Then Virginia Democrat gubernatorial candidate Ralph Northam decried Republican nominee Ed Gillespie’s “racist rhetoric and fearmongering” in October 2017.
In October, Northam attacked Republican nominee Ed Gillespie over his television and radio ads attacking sanctuary cities and MS-13. The Richmond Times-Dispatch reported Gillespie’s ads hurt Richmond, Virginia, Latinos, including Alfredo Martinez, who comes from Mexico.
Northam included the Times-Dispatch article and tweeted in October 2017, “VA is an inclusive and diverse community—we won’t put up with Ed Gillespie’s racist rhetoric and fearmongering.”
VA is an inclusive and diverse community—we won't put up with Ed Gillespie's racist rhetoric and fearmongering. https://t.co/WjEnUPBkXS
— Ralph Northam (@RalphNortham) October 11, 2017
The Virginian-Pilot, the largest daily newspaper in Virginia, obtained the photo from the Eastern Virginia Medical School library.
BREAKING: Gov. Ralph Northam yearbook page shows blackface and Klan photohttps://t.co/6A89ejp5Ho
— The Virginian-Pilot (@virginianpilot) February 1, 2019
Northam apologized in a statement on Friday saying he’s “deeply sorry,” and then included this tweet:
STATEMENT FROM NORTHAM APOLOGIZING FOR YEARBOOK pic.twitter.com/NB646Gkh4m
— Mike Valerio (@MikevWUSA) February 1, 2019
Virginia Senate Minority Leader Richard L. Saslaw (D-Fairfax) defended Northam, saying:
His whole life has been about exactly the opposite and that’s what you need to examine, not something that occurred 30 years ago. While it’s in very poor taste, I would think there is problem [sic] no one in the General Assembly who would like their college conduct examined. I would hate to have to go back and examine my two years in the Army. Trust me. I was 18 years old and I was a handful, OK? His life since then has been anything but. It’s been a life of helping people, and many times for free.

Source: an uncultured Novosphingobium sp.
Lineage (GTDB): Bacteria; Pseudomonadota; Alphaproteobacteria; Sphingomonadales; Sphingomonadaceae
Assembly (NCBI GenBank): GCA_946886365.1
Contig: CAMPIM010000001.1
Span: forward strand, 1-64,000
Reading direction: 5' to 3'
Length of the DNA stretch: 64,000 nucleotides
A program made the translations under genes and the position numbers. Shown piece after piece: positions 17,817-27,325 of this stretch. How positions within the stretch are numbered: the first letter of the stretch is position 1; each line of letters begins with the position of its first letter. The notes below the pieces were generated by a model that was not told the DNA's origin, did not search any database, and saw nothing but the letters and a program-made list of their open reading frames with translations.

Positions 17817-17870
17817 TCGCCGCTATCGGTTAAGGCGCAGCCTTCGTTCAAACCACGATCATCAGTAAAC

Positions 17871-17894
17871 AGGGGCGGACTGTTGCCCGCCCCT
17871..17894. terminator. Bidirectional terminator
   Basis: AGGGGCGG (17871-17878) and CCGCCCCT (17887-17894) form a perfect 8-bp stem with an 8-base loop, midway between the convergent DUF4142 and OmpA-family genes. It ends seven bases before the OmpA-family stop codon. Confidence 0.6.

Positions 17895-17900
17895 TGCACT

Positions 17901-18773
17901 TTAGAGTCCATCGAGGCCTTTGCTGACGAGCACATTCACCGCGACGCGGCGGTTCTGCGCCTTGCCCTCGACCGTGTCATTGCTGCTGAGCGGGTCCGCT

Leftist groups such as the Latino Victory Fund (LVF) also tried to stoke inflammatory rhetoric during the gubernatorial campaign. The LVF released an ad in October which featured an Ed Gillespie supporter with a Confederate flag and a Gadsden flag license plate attempting to run down minority children. The ad then asks whether Gillespie would condone this behavior.
The ad also included footage from the alt-right “Unite the Rally” in August 2017 and the announcer asks, “Is this what Donald Trump and Ed Gillespie mean by the American dream?”
The LVF ad sparked so much controversy that even the Washington Post slammed the ad as “vile” and “despicable” and chided Northam for not calling out the ad.
The Post wrote, “It behooves Mr. Northam, while he is offering criticism, to make clear that even though the anti-Gillespie spot was not a product of his campaign, his campaign wants no part of it.”
Northam’s campaign originally did not disavow the ad and instead doubled down on the rhetoric.
Then-Northam spokeswoman Ofirah Yheskel said, “Independent groups are denouncing Ed Gillespie because he has run the most divisive, fear-mongering campaign in modern history. It is not shocking that communities of color are scared of what his Trump-like policy positions mean for them.”
After LVF pulled the ad, Yheskel said in a statement to Breitbart News, “Latino Victory Fund has taken the ad down and we believe it’s appropriate and the right thing to do.”
Ed Gillespie campaign manager Chris Leavitt slammed the Latino Victory Fund’s ad.
“This is not an attack on Ed Gillespie anymore,” said Leavitt. “This is an all-out attack on the people of Virginia. This latest ad gives a clear indication of just what Ralph Northam and his national Democratic allies think of all of us, and it’s sickening.”